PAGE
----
• I also wanted to focus on questioning as the NGSS performance expectations (PEs) have limited connections to the questioning practice (only two in middle school and two in high school). Because teachers make the mistake of using the PEs to design their instruction, I worry students won’t have as many opportunities as they should to ask questions.
  • I used the idea of “with guidance” as part of the progression. It was a tough decision to include that. I felt that if we’re talking about a true developmental progression, the first step is often being able to do it with some help. Some students need scaffolding to get going with a skill, and they’re not going to be independent at first. So, I reflected that within this rubric.
  • Additionally, I’d want to have student responses to the performance task to serve as examples (anchors) of the varying levels within the rubric. I didn’t feel I could meaningfully create those on my own, so I hope to get some teachers to try this rubric, or something similar, and share anonymized samples of student work.
For the best outcomes, teachers should collaboratively create these rubrics or collaboratively refine and revise an existing rubric to meet their needs/vision. To improve instruction for all students, it’s also essential that they collaboratively review student work in light of the rubric. It won’t be perfect the first time! Teachers will have to improve the rubric over time along with other elements of their instruction based on formal and informal assessment data.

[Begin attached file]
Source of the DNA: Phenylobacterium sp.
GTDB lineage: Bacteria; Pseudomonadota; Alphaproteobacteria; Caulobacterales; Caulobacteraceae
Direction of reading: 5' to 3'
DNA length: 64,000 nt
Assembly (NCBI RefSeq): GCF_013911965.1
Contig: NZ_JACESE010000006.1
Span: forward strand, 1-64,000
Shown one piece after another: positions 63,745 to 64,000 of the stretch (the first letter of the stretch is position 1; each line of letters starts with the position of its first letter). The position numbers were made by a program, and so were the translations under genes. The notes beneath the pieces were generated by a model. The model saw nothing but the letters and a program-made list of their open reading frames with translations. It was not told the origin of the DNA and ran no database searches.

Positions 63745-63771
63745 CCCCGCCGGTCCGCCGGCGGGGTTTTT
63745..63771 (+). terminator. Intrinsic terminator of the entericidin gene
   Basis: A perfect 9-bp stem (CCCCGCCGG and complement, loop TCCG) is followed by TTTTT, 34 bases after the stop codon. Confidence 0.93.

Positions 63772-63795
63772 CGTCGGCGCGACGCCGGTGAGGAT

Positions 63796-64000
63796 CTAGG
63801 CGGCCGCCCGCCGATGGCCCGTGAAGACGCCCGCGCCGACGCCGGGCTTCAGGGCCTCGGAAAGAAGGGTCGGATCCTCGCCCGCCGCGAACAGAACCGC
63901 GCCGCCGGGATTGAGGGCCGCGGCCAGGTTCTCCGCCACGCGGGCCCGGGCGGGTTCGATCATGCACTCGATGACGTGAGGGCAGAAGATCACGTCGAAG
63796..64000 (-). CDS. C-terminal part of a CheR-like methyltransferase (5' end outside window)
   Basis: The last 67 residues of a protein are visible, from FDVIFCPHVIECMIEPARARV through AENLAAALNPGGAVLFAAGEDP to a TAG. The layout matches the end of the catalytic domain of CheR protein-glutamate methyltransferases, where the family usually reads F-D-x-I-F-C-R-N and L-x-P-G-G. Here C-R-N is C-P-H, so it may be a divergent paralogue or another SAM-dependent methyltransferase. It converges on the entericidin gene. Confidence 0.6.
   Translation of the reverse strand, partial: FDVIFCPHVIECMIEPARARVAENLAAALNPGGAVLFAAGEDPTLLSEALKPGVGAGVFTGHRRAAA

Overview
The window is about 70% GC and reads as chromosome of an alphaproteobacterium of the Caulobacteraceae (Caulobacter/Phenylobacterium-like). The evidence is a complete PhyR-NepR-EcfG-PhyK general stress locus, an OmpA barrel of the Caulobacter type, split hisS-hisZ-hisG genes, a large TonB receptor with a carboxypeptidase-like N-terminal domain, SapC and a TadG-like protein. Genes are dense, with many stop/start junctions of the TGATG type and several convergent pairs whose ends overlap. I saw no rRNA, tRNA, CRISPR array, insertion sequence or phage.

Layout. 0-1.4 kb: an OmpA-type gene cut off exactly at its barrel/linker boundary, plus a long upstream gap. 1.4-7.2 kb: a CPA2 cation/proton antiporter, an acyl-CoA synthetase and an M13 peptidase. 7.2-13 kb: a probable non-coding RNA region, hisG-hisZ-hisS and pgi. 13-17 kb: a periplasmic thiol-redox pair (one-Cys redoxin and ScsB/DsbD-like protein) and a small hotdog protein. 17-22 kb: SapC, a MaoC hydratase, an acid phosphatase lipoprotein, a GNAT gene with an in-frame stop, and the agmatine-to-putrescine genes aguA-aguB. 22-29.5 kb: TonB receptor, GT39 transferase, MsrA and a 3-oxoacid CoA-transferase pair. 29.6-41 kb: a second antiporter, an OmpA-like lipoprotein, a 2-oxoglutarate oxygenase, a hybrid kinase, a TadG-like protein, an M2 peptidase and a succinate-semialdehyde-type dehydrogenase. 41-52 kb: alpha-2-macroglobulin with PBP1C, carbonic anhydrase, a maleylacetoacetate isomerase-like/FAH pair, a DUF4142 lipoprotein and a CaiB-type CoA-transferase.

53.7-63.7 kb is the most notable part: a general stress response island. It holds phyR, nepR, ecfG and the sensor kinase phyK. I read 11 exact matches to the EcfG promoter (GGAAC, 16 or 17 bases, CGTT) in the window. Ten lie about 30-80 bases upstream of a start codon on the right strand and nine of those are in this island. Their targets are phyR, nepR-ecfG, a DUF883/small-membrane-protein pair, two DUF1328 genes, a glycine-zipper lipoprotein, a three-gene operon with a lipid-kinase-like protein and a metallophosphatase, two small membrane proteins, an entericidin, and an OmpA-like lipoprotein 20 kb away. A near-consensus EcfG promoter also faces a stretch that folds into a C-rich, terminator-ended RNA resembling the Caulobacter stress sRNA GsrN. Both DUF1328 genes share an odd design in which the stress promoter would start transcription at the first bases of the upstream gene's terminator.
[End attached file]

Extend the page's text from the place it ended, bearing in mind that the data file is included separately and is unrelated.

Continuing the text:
My next blog post will discuss strategies for developing NGSS-based performance tasks.

Annotated links to other resources w/ rubrics – please, add a link to yours in the comments!

  • Collaborative Inquiry into Students’ Evidence-based Explanations: How Groups of Science Teachers Can Improve Teaching and Learning” is article by Jessica Thompson, Melissa Braaten, Mark Windschitl, et al. This article provides details on how to create rubrics that detail learning progressions in terms of the what, how, and why of explanations. A sample rubric with embedded anchors of explanations, shows what student reasoning might look like, is provided.
  •  The Design-BasedImplementation Research team created a first draft of a rubric on the practiceof scientific modeling. It provides super useful details on what constitutes effective modeling. A problem is that it’s a bit long to be useful, though perhaps portions of it could be pulled out to assess subskills. I also don’t think progressions of ability using language such as “does not,” “some,” and “all” is as straightforward as denoting what students at different levels can do.